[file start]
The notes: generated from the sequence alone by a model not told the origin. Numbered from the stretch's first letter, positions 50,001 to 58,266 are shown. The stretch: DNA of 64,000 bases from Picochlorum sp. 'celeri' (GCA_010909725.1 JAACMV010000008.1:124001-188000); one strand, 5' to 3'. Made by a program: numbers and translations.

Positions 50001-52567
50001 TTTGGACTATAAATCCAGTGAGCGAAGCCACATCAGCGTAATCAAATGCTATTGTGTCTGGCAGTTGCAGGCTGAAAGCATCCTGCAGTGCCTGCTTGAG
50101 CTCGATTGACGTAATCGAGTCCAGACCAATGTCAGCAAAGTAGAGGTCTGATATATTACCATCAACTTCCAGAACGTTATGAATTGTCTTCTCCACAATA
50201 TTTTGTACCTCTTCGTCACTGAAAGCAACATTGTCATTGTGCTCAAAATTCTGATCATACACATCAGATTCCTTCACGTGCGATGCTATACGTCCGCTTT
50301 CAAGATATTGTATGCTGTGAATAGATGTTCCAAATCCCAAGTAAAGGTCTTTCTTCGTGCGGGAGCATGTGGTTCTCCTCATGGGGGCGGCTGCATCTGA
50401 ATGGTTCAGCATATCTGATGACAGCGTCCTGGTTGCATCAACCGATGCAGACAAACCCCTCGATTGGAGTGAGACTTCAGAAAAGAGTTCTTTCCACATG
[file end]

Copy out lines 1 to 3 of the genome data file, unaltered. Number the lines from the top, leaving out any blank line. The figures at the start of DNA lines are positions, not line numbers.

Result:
The notes: generated from the sequence alone by a model not told the origin. Numbered from the stretch's first letter, positions 50,001 to 58,266 are shown. The stretch: DNA of 64,000 bases from Picochlorum sp. 'celeri' (GCA_010909725.1 JAACMV010000008.1:124001-188000); one strand, 5' to 3'. Made by a program: numbers and translations.

Positions 50001-52567
50001 TTTGGACTATAAATCCAGTGAGCGAAGCCACATCAGCGTAATCAAATGCTATTGTGTCTGGCAGTTGCAGGCTGAAAGCATCCTGCAGTGCCTGCTTGAG